The construction and the Swedish Period 1916 - 1976

Tug

As they say, the ‘Furie’ came a long way. Her lifecycle started in 1916 at Shipyards v.h. G&H Bodewes, based in Martenshoek in the province of Groningen. She was an open bridge tugboat with one mast and the yard built her on speculation. Originally she was branded for the German market but the First World War did not allow for export of the tug. Therefore the tug was berthed alongside for over a year. In 1918 she was finally sold to paper manufacturer ‘Holmen Bruks & Fabriks AB’ in Norrköping, Sweden.

Wood

The ‘Bodewes VI’ was renamed in Sweden to ‘Holmen III’. Under this name she towed mainly wood rafts in the Baltic Sea from 1918 until 1969. In the timber industry it was the habit to throw the timber logs in the river. The current transported the logs to the river mouth. There they were collected and with special chains and hooks assembled to rafts. These rafts, each about 300m3 wood, were connected together and a tug transported them from Northern Sweden or Finland across the Baltic Sea to the paper mill in Norrköping or Hallstavik. The ‘Holmen III’ towed a maximum of about 30 rafts. The complete tow could measure up to 400 meter. During the sixties the wood transport over water was gradually replaced by road and rail transport. That meant less work for vessels like the ‘Holmen III’. At that time, the captain, Gustav Åkerlund, was able to buy the tug and continued to operate her in the surroundings of Stockholm until 1976. The ‘Holmen III’ was renamed to ‘Holmvik’.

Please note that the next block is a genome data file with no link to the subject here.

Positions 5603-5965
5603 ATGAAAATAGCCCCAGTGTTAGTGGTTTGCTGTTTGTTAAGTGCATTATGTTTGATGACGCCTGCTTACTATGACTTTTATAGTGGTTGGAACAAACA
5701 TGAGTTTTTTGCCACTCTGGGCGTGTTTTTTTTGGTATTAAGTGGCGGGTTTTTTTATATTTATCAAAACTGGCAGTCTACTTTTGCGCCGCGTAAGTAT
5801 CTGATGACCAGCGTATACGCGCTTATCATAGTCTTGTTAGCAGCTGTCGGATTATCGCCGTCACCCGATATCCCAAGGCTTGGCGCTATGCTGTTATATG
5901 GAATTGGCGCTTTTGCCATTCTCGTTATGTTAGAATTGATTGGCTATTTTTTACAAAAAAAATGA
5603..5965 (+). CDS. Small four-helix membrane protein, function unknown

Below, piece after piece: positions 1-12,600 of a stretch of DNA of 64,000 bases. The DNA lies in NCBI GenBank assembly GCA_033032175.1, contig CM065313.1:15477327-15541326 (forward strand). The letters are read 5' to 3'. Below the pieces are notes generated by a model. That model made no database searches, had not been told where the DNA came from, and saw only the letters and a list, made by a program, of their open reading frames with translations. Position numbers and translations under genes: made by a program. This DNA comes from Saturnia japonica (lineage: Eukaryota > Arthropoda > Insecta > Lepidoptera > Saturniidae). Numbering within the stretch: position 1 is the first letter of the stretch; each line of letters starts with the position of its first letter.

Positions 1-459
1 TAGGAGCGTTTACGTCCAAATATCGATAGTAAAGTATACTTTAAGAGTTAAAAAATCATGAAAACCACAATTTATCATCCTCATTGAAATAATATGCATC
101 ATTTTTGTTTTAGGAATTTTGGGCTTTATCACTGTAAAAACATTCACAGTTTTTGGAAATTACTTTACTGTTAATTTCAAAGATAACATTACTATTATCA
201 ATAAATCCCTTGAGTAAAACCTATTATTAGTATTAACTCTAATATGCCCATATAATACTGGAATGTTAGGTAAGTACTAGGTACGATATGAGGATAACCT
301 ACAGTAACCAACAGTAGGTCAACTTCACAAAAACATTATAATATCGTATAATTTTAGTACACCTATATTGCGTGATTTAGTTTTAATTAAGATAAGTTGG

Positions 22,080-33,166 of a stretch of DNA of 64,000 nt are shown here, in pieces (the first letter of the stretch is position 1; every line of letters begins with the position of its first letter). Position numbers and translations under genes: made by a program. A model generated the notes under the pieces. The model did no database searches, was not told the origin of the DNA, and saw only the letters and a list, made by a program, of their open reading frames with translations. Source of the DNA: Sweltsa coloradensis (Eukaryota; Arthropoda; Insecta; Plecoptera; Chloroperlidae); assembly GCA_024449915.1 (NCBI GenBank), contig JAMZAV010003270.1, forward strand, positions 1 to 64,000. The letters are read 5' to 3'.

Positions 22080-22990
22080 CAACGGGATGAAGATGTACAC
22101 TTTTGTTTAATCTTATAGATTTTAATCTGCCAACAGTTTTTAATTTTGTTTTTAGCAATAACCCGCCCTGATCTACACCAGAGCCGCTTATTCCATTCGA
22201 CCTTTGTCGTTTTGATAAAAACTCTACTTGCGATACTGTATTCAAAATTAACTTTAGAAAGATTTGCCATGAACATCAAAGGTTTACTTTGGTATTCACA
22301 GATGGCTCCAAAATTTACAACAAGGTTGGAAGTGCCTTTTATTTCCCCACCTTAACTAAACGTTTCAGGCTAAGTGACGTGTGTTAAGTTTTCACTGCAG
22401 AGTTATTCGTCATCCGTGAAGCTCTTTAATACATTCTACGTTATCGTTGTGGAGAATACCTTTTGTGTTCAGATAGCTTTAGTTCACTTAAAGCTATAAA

Coal and Oil

The appearance of the tug changed also during the years. That started already in 1920. At a shipyard in Poland the gunwhales on the main deck were covered. That is how the still present alleyways arose. In the fifties the tug got a second mast. The ‘Furie’ measures 158 brt (brut register ton), is 30 meters long, 6 meters width and has a draft of 3.60 meters. The technical installations are still from 1916 and made in the Netherlands. The steam steering engine, the anchor windlass, the steam driven 450 IPK Triple Expansion steam engine, the boiler and the towing winch are still original.

The last major change on the ‘Furie’ was the transition from coal fired to oil fired in 1957.

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Foto: Uno Sköld